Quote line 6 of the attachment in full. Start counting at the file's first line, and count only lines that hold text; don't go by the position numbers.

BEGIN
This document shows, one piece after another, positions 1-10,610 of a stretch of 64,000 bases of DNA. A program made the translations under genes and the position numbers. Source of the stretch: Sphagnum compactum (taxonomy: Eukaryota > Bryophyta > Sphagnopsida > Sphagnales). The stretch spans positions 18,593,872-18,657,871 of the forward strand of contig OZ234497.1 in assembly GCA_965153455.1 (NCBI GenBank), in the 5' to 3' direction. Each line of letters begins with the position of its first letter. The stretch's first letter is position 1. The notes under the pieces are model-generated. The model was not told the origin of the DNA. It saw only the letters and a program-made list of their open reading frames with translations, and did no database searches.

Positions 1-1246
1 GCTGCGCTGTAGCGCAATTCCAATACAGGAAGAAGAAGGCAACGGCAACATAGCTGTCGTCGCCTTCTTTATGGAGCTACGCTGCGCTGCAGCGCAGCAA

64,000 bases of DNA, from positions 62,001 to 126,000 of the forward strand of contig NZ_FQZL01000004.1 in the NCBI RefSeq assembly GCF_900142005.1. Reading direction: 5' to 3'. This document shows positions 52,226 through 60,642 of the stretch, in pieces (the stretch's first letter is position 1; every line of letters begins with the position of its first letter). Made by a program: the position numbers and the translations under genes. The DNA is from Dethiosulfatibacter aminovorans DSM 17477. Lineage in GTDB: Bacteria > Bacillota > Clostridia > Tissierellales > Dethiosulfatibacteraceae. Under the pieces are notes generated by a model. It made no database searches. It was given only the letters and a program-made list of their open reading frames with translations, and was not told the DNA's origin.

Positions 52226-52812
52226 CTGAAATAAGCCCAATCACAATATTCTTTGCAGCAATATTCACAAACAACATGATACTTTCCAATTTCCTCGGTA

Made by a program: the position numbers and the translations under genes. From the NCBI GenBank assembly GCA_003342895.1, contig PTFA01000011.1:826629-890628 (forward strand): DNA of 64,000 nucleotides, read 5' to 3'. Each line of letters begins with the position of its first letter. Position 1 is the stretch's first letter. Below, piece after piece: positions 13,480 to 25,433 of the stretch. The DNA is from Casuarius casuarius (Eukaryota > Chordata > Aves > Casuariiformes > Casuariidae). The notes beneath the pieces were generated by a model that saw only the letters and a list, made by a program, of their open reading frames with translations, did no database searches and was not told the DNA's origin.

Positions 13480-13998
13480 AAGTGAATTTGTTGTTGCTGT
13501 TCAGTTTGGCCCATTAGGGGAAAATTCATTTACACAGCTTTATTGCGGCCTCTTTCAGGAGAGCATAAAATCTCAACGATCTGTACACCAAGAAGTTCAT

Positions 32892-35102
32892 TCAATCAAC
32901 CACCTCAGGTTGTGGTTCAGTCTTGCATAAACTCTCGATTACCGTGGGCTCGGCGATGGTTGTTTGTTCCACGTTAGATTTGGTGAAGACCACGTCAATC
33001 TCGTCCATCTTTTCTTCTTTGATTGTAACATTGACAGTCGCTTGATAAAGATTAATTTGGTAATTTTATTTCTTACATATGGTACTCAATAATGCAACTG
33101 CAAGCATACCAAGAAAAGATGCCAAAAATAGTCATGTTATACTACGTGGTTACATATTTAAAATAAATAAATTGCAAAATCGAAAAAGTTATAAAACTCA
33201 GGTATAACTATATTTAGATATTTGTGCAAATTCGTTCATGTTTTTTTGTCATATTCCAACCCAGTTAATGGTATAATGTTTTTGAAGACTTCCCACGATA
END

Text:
52226 CTGAAATAAGCCCAATCACAATATTCTTTGCAGCAATATTCACAAACAACATGATACTTTCCAATTTCCTCGGTA